Pournami or Poornima is the alternate name for full moon day in India. It’s the day of the month when the moon appears in its full glory, enveloping the Earth in its milky white serene radiance.
In India, various customs and traditions revolve around Poornima. One of the most popular traditions in the Karnataka state is the ‘beladingala oota’, meaning having dinner on a full-moon night. On this day, the entire family gathers on the terrace and has dinner together under the full moon. In villages, it’s usually the whole neighborhood that gathers at a pre-specified place. Each household prepares one dish, everyone will have a share in it.
The traditions are no short of festive celebrations. They promote kinship, bonding, and harmony. It also fosters community bonding, which is the core of human society. Similar to festivals, organizing such events during pleasant nights provides a much-needed respite from the hectic schedules.
Importance of Pournami
The full moon that emerges once in 15 days is called poorna Chandra in Sanskrit. Hence, astrologers coined the term Pournami. To elaborate, Pournami means the day on which the full moon appears.
A full moon implies positivity in astrology. It is a symbol of rebirth, abundance, calm, birth, and completion. The Veda’s describe the customs to be followed on this day to reap the full benefits of harvesting the moon’s energy. Alternate healing practitioners like Pranic or Reiki healers stress the benefits of meditating on full-moon days.
Mythological and Cultural Significance:
According to ancient mythology and folklore, various important events happened on Poornima. Lord Vishnu’s Matsya avatar, Lord Subramanya’s birth, and Gautama Buddha’s birth occurred on a full moon day. Gautama Buddha’s birthday is celebrated as Buddha Poornima and is one of the most auspicious days.
Hindus perform various poojas like Satyanarayana vrat on pournami. The purpose is solely because ancient literature stresses that performing pujas on Poornima have great merits.
If women can notice carefully, most of their menstrual cycles sync with the waxing and waning of the moon. The menstrual days either start or their fertile period coincide with pournami.
The tides in the ocean experience the highest gravitational pulls on full moon days. It shows the power of moon energy over the Earth and how it affects marine and land life alike.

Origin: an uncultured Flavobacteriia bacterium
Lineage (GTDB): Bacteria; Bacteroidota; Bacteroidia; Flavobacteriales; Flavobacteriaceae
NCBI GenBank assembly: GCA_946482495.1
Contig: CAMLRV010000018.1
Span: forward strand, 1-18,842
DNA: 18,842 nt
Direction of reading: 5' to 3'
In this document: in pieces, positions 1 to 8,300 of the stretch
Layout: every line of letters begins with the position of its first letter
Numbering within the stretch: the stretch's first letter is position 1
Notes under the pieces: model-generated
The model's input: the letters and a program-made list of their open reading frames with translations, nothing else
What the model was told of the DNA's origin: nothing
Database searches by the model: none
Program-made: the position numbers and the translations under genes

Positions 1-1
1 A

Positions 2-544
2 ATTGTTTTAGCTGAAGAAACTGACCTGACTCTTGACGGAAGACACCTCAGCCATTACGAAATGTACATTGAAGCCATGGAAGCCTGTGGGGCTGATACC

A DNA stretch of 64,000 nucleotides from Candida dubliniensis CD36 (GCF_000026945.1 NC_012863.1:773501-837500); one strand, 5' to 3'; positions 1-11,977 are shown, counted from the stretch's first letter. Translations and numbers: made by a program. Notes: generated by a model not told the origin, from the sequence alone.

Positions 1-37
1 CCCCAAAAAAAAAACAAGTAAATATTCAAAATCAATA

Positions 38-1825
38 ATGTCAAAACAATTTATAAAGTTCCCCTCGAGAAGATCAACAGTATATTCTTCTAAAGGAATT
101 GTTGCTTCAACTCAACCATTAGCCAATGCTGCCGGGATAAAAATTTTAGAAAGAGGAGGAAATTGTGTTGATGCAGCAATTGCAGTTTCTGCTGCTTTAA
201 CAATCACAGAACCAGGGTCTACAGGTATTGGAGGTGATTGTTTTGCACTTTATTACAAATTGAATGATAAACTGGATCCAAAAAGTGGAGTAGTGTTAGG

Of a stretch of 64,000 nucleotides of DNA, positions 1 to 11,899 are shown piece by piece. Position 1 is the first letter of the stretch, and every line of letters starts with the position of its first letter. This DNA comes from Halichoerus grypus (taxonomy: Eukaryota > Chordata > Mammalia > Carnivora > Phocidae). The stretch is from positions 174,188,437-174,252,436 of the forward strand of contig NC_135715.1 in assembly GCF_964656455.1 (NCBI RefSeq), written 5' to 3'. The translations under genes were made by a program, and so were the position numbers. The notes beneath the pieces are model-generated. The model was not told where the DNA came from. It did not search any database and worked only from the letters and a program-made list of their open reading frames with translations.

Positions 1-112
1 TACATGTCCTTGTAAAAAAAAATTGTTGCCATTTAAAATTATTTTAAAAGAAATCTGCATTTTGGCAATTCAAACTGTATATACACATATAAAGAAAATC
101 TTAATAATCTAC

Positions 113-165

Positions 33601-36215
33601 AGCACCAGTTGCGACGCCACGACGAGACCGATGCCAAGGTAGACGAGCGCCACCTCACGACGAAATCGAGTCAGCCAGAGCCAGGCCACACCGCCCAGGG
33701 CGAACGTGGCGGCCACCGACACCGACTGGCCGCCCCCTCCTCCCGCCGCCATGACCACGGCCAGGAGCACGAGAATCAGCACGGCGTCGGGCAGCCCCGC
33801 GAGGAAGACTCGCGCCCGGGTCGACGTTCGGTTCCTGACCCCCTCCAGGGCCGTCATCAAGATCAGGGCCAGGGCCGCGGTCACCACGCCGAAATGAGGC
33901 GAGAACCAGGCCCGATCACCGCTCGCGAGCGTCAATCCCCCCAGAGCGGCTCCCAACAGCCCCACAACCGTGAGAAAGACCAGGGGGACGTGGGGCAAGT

Also, as the moon’s energy is highest, it induces positive changes in health. A few of them are:
- Reduction in gastritis problems
- Better mind and body balance
- Increased metabolic process
- Stable health
- Faster healing process
From the above, it’s easy to gather for a fact that pournami is not just another day, but a special day that affects the lives of every being on Earth.
Full moon day names list
Usually, there are 12 pournami’s in a calendar year. In rare cases, when a month has two full moon days (blue moon), there will be 13 full moon days in a year. Each Poornima has a special significance in the Hindu culture. Following is a quick look at the same and their dates in the current year of 2021:
Pausa Purnima – January 28th, Thursday
Shakambari Poornima is the alternate name for Pausa poornima. It usually falls in January. Devotees worship the goddess Shakamabri who is the goddess of a Shakti Beetham, on this day.
Magha Purnima – February 27th, Saturday
On this day, devotees celebrate Dattatreya Jayanthi. It is the birth anniversary of Lord Dattatreya, who is the incarnation of the trinity.
Phalguna Purnima – March 28th, Sunday
The festival of colours, Holi, is celebrated on the full moon day of Phalguna or the month of spring.
Chaitra Purnima – April 27th, Tuesday
Hanumantha Jayanthi, i.e., the birth anniversary of Lord Hanuman, falls on this day. The dates vary for different regions.
Vaisakha Purnima– May 26th, Wednesday
The full moon day of Vaishaka is also known as Buddha Poornima. This day celebrates the birth, enlightenment, and nirvana of Gautama Buddha, the founder of Buddhism.
Jyeshta Purnima – June 24th, Thursday
Women perform Vat Savitri vrat praying for the long life of their husbands on Jyeshta Purnima. Mythology has it that Savitri saved her husband’s life from the clutches of Lord Yama on this day.
Ashadha Purnima – July 24th, Saturday
Guru Purnima, a day dedicated to celebrating the contributions of guru’s falls on Ashada Purnima.
Sravana Purnima – August 22nd, Sunday
Hayagriva Jayanthi, Gayathri Jayanthi, and Raksha Bandhan fall on Sravana Purnima.
Bhadrapada Purnima – September 20th, Monday
Bhadrapada Purnima is an auspicious day to perform Sathyanarayana puja and Maha Mrityunjaya havan.
Ashvina Purnima – October 20th, Wednesday
Sharad Purnima, or the harvest festival, falls on Ashvin Purnima. It marks the end of the monsoon season in India.
Kartik Purnima – November 19th, Friday
Karthika Purnima celebrates the victory of Lord Shiva over the asura Tarakasura. Karthika Deepam falls on this day. The day also marks the end of Chatur masa – a period when Lord Vishnu will be asleep.
Agrahayana Purnima – December 19th, Sunday
Agrahayana Purnima occurs during pitru paksha when loved one’s offer homage to their deceased ancestors.
Purnima Vrat Rules
The devotees follow a full day fast. The fasting usually begins at sunrise on Purnima day (occasionally on Chaturdashi).
- Wake up and take a bath before sunrise.
- Nirjal vrat, i.e., fasting without drinking water, is the traditional form of vrat on pournami.
- People who cannot follow the above method may consume a meal of fruits and milk.
- Strictly avoid consuming cereals, pulses, and salt.
- You can end fasting after seeing the full Moonrise and offering the prayers as per your convenience.
Consult our Vedic astrologers to learn more about pournami vrats and how to perform them. With their guidance, attain the blessing of the deities and see improvements in your health and lifestyle.
Also Read: Importance of Amavasya & Purnima Days Do and Don’t on These Days